Ask Damien Thorn, and there’s not such thing as a relationship of any kind, but to Ann Rutledge, who has devoted her whole life charting and protecting Damien, he is everything to her. Is it sexual? Is it subservient? Is it an unhealthy obsession? Maybe it's all of those things and more. To Ann, Damien is messiah of the other kind, and she’s willing to endure all of the good and bad that comes with that loyalty. For now, their relationship is very one-sided, but as Damien learns more and Ann is there to try and make sense of it, he is forced to figure out who and what he really is. Ann is willing to wait until he comes around. It’s one of the best dynamics of the show and is not easy to predict.
“I’m pleased that you’re not able to pinpoint what the relationship is,” James explained. “That’s the joy of having someone like Barbara, you have that facility to have a very wide range of what that relationship could be.”
After spending four seasons on Once Upon a Time as the Queen of Hearts, Hershey’s portrayal of Ann Rutledge is pure bliss as she tries to awaken and seduce the agent of destruction. You cannot pull your attention away from Ann, because you never know what she’ll do next, and you don’t quite know or understand what her motives are and how she has twisted her duty to Damien in her mind. Hershey tried to explain what it’s like to love the Antichrist in the way that Ann Rutledge does.
“She does love him on lots of different levels. It’s a huge factor for her, but she also has a belief system. It’s as if you have a very religious Catholic person who believes something fervently, and it’s the same way, it’s just on the other side. Those words are very stacked. The real meaning of 'apocalypse' is revelation, ‘Lucifer’ means bringer of light. Demons in Roman times were muses. The apple in the Adam and Eve story is knowledge. So, she believes this is an age of enlightenment. The Christian version of the bible is their PR, but the reality is something else, it’s bringing it to another level. It’s really interesting to look at it from a different door, which is what I’m doing. If we can unhook ourselves from the adamancy of that story and look at it from this different door, it’s fascinating.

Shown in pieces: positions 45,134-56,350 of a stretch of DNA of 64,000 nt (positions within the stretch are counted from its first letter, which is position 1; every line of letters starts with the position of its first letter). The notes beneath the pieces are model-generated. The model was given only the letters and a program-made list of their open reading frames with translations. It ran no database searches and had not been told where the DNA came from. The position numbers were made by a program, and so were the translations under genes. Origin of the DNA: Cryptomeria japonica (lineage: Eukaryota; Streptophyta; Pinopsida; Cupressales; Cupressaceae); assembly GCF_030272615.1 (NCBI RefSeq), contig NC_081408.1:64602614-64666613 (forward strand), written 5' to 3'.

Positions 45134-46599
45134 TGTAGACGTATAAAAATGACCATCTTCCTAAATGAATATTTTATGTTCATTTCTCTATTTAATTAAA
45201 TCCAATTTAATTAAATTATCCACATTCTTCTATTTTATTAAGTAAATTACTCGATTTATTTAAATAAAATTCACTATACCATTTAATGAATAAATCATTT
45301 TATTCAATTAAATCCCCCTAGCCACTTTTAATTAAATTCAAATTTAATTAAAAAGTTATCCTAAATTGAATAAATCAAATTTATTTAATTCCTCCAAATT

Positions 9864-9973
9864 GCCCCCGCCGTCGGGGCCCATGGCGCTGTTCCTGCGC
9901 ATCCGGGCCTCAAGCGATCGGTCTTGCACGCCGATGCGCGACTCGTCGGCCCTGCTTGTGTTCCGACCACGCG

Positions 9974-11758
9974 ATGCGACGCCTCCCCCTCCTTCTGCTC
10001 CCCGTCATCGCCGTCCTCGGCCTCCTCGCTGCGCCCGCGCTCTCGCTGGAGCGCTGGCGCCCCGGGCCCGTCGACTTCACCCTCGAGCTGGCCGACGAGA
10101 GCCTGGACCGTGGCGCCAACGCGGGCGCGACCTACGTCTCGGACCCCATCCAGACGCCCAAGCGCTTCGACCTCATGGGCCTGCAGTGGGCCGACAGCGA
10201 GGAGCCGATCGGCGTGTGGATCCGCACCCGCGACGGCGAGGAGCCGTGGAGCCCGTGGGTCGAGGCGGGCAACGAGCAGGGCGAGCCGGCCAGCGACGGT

“When you think of a series as an actor, it’s a grab bag. In a film or a miniseries, you have a beginning, middle and an end. In a series, you get general strokes, but we don’t know any more than (the audience) knows. As we were reading it, we were finding out, as well. The stuff that was so fascinating kept coming. I’d call Glen and we’d talk about it. Then, a lot of it (figuring out the relationship) happens on the set, it’s unexpected and not always programmed. It’s a lot of fun to act that and be in that sphere with Bradley.”
And what about John Lyon’s interest in Damien? He’s been posing as a longtime friend of Damien’s when, in reality, he’s been watching him and employing Ann Rutledge. He appears to be more straightforward as far as what he wants with Damien, but he, too, must watch himself around Ann.
“John and Ann have parallel and competing interests. They’re both want to control Damien.” Wilson ponders. “There’s something interesting about that, and something scary as well, if you think you can control a force they believe that he has. If you can, you’re the man or the woman. If you can’t, you’re setting yourself up for a long fall. [Laughs]
Mazzara also said much of the dark humor in Damien comes from Ann and Barbara Hershey’s’ delivery. “She has a way to cut things down and is so much fun to write for. Once Damien embraces this darkness and this absurdity around him, people start realizing this world is absurd. Everything’s been turned upside down.”